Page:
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Occold’s Paul Cooklin brings photography methods in to focus with his artistic work





Blending artistry with experience has formed the cornerstone of a fledgling photography business for an analogue picture purist.

Paul Cooklin, who lives on the outskirts of Occold, began his career as a digital artist 18 years ago, creating abstract and stock images to build up his portfolio of work over a three-year period.

“I really enjoyed the freedom of creating images from scratch and letting my creativity flow. It was a very cathartic process,” he said.

Business story about photographer Paul CooklinPicture: Mecha Morton
Business story about photographer Paul CooklinPicture: Mecha Morton

“My dad gave me a Bronica ETRS medium format film camera and I soon began to experiment with different types of film emulsions. I remember my first roll of black and white film coming back from the lab – it was poorly composed and exposed, but I fell in love with the look and feel of real film.

“There was something special about the analogue process and I prefer the tonal qualities of film over digital photography. I’m a bit of a purist in that sense.

“It takes longer to develop in the darkroom but that helps me to be more discerning about what I choose to shoot.”

Having collaborated with a lot of online art publishers, Mr Cooklin now works mainly with The Saatchi Gallery, Not On The High Street and Farmboy Fine Arts.

The 52-year-old previously worked in hairdressing before becoming a self-employed photographer.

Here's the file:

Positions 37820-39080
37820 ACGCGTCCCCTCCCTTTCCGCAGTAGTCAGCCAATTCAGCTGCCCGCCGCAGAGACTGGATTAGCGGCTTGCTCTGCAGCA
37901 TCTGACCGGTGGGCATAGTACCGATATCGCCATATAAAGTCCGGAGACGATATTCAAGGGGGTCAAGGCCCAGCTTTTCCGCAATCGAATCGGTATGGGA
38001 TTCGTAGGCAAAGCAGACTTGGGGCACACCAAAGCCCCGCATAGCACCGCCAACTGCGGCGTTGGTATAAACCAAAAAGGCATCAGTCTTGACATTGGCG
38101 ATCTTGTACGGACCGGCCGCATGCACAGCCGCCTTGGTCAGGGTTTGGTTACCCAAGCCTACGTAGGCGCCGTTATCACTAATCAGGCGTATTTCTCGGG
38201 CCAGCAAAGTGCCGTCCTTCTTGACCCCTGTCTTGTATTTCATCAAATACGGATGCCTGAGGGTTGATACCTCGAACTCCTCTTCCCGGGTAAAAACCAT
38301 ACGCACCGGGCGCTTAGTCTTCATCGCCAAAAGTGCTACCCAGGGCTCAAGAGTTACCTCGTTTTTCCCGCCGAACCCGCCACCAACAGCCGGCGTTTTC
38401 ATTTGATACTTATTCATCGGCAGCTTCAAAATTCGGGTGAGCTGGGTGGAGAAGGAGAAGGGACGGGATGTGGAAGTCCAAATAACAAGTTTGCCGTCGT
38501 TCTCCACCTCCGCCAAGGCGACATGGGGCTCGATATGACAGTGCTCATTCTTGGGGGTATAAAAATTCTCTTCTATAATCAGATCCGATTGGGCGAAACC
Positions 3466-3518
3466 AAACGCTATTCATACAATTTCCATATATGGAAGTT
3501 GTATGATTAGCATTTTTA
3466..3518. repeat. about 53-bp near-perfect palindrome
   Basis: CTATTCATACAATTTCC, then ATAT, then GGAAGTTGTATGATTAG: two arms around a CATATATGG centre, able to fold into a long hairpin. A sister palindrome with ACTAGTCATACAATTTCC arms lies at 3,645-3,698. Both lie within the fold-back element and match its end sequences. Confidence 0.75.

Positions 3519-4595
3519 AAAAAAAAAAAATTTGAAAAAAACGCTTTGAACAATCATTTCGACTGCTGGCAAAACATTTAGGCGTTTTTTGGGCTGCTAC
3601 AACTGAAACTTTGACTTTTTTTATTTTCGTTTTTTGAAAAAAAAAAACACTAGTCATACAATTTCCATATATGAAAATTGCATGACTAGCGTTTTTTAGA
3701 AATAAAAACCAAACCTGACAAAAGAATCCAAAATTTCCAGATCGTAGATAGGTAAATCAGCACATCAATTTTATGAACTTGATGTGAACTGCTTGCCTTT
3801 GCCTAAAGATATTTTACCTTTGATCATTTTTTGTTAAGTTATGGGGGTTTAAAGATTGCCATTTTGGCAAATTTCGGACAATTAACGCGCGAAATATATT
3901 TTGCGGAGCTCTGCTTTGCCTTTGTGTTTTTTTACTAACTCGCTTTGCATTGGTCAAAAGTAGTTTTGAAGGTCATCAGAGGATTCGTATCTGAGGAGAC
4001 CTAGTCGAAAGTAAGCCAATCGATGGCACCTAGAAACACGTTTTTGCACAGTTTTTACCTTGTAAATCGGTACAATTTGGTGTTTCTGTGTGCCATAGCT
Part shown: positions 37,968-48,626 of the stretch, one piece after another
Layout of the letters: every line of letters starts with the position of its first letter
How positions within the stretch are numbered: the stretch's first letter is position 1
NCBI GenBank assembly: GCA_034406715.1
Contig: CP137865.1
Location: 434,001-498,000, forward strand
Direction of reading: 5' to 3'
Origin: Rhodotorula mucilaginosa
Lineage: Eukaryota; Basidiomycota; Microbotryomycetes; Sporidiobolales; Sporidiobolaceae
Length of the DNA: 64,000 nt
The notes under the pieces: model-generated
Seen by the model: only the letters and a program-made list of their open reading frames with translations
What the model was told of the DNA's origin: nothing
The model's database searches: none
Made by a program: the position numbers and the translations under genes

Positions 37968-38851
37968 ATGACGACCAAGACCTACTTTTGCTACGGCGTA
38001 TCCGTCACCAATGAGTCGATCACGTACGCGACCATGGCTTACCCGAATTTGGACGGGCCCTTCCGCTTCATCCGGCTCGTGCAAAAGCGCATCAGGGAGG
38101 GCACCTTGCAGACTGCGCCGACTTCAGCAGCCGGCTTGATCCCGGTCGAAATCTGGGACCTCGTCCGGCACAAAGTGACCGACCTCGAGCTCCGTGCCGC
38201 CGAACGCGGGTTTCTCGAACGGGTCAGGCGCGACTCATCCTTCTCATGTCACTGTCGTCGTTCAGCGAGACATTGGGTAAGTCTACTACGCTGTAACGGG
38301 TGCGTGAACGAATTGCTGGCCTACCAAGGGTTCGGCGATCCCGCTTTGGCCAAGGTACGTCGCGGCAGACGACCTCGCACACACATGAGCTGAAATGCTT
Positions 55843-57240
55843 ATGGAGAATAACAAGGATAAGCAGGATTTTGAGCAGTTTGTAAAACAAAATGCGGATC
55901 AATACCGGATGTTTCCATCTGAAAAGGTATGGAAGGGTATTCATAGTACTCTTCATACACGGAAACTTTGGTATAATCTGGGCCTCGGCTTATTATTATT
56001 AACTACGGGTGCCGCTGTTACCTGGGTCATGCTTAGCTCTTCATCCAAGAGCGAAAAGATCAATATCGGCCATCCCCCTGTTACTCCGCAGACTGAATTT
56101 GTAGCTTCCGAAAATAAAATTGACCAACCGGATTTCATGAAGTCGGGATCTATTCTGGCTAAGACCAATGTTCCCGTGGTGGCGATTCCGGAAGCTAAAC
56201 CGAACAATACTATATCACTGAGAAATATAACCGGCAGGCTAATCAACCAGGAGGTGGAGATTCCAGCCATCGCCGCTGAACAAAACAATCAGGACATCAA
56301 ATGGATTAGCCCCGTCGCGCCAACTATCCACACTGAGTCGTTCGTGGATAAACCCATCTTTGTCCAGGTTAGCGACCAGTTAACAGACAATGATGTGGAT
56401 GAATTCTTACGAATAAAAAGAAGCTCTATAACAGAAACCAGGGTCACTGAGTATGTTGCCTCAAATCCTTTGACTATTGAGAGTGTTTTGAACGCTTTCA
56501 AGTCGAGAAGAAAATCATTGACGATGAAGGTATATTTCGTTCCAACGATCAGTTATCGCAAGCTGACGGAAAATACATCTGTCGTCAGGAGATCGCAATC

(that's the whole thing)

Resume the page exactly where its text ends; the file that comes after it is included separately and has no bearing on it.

He volunteers to coach football for his son’s team in his spare time and gets away from his desk to spend an hour on his motorcycle to refresh his creativity where possible.

For Mr Cooklin, the creative elements and craftsmanship are an essential part of what he does, with digital technology having diluted some aspects of the photography world.

“The simple rules of the negative might appear restrictive compared to digital, but I actually find them liberating,” he said.

“Modern day photography has taken away some of the craftsmanship, and, of course, I have lots of rubbish negatives that will never see the light of day, but that’s as it should be.

“With digital photography, you never know how much was done with photographic skills and how much was edited later.

“I can accept that digital has its place, but I see the two mediums as very different things.”

To find out more about Paul’s work, go online to www.paulcooklin.com.



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